TexI left school in the summer of 1958, before “gap years” were invented. I  managed to work my passage  to West Africa as a supernumerary  on the Enugu Palm, a Unilever freighter delivering cloth, rail sleepers, crates of alcohol, boxes of explosives for the mining industry, machinery,  and other cargoes from Liverpool to ports  along the West African coast  from Gambia, Sierra Leone, Liberia ,  Senegal and the Ivory Coast to the surf ports  of Ghana and  creeks of the Niger Delta, eventually returning to Liverpool, her decks loaded with  huge logs of teak, mahogany and ebony, her holds full of palm oil  and groundnut  oil to make  Sunlight soap and Stork margarine in Port  Sunlight

On board I made friends with Tex, a Nigerian sailor. He taught me how to steer our 5,000 ton ship through the Atlantic; to splice cables with a marlin spike; to catch a 25 foot hammerhead shark with a butcher’s hook and rotting meat.  In return I composed him a passionate love letter to his Aggie in Everton.

15 years later, I bumped into Tex again out of the blue one evening in The Britannia in Cable Street. He was staying in the Red Ensign Club in Dock Street – an historic berth for thousands of seamen over the years (Joseph Conrad had lived there a century ago. It’s now been converted into the trendy Wombat City Hostel).

Tex told me of his own extraordinary story. In 1940 his dream as a 17year old Yoruba boy from Lagos was to become a sailor. It was wartime. He got a job as a deckhand on a merchant ship sailing out of Apapa.  Two years later he joined the crew of RMS Laconia, a 20,000 ton Cunard liner converted into a troopship. She had joined a convoy of Allied vessels sailing from Egypt round South Africa to zigzag North up the Atlantic. On board were over 2,000 passengers, including hundreds of British and Polish soldiers; a crew of over a hundred; a lot of  civilian families  and, locked up  down in the holds, a thousand Italian prisoners of war.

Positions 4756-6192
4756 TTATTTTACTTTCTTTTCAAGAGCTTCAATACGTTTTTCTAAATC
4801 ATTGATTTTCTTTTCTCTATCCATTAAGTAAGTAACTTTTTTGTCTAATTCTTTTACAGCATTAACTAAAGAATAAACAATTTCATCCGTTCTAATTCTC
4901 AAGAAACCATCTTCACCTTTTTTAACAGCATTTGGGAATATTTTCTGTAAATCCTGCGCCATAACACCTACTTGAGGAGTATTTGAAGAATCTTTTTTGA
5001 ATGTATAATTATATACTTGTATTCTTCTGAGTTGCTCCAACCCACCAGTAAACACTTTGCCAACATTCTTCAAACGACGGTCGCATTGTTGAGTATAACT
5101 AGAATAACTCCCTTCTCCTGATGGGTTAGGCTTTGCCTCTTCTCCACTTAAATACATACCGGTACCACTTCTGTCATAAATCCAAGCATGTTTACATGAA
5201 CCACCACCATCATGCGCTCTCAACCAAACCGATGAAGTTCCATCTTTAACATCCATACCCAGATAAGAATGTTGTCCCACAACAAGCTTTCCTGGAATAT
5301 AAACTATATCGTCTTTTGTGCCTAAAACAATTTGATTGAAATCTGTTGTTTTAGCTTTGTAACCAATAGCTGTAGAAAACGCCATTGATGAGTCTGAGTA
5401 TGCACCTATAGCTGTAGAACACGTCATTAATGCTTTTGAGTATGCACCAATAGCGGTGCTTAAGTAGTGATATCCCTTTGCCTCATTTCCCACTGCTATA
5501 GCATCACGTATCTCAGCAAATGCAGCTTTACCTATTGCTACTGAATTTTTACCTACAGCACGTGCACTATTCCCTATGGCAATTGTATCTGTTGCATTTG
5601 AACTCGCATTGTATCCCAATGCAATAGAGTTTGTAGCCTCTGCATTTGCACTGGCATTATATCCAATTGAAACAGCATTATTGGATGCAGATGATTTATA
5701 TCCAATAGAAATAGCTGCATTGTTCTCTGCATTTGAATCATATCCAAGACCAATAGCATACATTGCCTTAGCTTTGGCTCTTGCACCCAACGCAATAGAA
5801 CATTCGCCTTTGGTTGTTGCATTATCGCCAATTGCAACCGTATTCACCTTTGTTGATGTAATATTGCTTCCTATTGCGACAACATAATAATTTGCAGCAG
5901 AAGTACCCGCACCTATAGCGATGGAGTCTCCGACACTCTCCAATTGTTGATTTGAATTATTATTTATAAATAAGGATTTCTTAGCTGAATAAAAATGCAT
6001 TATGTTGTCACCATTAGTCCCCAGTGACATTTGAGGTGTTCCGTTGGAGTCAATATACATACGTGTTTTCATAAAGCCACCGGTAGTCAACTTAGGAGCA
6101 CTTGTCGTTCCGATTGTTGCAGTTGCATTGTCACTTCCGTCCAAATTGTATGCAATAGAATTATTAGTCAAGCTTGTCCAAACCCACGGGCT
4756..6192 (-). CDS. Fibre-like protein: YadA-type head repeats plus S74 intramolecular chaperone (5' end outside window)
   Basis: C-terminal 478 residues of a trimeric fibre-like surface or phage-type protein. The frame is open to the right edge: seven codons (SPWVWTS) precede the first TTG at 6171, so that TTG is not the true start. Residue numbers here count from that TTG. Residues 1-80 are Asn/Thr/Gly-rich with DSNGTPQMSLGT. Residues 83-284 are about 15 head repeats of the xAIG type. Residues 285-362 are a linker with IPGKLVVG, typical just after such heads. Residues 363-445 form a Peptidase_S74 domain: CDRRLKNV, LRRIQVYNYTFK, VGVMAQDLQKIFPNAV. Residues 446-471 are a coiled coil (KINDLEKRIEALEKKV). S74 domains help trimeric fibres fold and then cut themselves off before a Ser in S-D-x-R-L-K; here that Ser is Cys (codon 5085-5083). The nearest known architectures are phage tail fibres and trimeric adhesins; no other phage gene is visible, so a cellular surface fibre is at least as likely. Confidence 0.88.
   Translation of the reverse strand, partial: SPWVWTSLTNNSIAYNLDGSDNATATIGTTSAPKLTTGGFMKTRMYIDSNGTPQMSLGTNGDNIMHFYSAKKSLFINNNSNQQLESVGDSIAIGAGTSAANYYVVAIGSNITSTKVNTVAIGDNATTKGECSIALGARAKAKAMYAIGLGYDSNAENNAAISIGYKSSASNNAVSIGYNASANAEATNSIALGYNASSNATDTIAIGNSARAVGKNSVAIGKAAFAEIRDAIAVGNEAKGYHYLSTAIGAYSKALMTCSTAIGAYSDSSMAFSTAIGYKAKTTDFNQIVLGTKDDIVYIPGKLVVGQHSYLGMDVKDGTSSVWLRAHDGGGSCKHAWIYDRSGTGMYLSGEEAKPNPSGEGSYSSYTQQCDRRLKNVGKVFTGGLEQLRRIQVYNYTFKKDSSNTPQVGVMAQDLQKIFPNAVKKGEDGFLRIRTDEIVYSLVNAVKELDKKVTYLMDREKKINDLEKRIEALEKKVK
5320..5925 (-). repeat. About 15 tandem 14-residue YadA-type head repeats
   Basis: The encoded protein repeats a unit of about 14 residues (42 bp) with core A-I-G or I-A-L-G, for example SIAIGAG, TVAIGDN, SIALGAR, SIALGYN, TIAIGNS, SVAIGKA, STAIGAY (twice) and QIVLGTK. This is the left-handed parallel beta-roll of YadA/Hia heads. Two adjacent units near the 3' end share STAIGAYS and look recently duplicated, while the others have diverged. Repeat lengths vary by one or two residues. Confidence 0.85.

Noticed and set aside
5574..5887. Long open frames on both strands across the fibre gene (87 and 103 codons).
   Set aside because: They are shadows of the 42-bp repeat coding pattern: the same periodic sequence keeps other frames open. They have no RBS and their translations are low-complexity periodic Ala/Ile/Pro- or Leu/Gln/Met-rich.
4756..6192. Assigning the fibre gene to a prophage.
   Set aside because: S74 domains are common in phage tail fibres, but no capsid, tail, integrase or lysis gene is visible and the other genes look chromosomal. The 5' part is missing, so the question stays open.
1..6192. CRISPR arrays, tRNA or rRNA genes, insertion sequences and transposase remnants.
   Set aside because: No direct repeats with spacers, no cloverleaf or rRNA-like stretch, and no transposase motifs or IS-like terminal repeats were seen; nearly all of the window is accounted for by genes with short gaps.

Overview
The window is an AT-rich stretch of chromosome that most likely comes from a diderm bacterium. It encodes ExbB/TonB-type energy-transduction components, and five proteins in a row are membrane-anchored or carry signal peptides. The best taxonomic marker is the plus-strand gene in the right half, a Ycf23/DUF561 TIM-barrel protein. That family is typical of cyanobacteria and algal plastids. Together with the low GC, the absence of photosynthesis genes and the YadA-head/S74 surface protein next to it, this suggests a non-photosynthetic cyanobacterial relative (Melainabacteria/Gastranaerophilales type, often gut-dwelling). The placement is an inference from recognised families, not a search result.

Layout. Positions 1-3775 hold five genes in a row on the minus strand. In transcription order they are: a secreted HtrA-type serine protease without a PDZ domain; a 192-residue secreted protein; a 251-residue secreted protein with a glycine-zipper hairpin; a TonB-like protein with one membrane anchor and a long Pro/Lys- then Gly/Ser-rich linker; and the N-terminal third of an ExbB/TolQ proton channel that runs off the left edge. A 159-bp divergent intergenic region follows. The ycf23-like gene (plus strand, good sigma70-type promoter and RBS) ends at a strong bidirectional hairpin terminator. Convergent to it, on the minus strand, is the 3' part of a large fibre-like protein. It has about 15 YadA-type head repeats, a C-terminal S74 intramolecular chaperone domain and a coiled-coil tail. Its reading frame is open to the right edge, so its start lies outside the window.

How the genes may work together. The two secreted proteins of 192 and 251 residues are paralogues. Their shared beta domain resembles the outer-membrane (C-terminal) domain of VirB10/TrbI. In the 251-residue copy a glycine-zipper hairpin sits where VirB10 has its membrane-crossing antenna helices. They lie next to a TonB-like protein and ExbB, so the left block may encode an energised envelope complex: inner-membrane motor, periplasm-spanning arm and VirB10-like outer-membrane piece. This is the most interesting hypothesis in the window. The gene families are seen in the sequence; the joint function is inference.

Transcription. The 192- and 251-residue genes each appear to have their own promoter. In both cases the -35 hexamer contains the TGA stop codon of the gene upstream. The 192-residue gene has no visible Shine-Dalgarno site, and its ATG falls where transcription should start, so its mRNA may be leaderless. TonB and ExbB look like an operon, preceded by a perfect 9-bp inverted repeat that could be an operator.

On 12 September 1942 hundreds of miles off the Liberian coast, the ship was torpedoed by a German U-Boat. She sank quickly. More than half of those on board drowned.  But many others somehow got overboard and were floating in the sea.

Tex and a few others managed to scramble onto a lifeboat that had been cut adrift.  Over the next few days as they floated away they saw survivors in the sea being attacked by sharks, then watched many others being rescued as different vessels began to reach the scene including, astonishingly, the German U-156 that had torpedoed the ship. 400 survivors clambered on her hull and several life rafts were strapped on in a mercy rescue bid.

Then a plane flew over, an American B-24 Liberator bomber. In a series of sallies, it tried unsuccessfully to attack the U-boat with bombs and depth charges. The submarine had to dive, abandoning hundreds of her rescued passengers to the sea.  Then the plane began to fire on survivors in the water and to strafe life-boats killing many, including all the others in Ted’s boat, then flew off.

The pilots of the B-24 mistakenly reported that they had sunk U-156. They were awarded medals for their bravery.

Ted was the only survivor in his boat. He had two oars and a bailer, but no engine, no map and no water or provisions. For 5 weeks he drifted in the Atlantic. Somehow, he rigged up a small makeshift sail. A few flying fish landed in the boat. He managed to kill a seabird with an oar, eating it raw. Sunburned, starving and dying of thirst, Tex was spotted by an Allied vessel and taken to South Africa. He was in hospital for a month but recovered and was eventually taken back to Nigeria, returning to sea as a sailor. Some years later he became one of the first African bosuns on Palm Line.


U-156 was sunk later in the war. In January 2011 a two-part BBC film ‘The Sinking of the Laconia’ by Alan Bleasdale was shown on TV telling this incredible true story.


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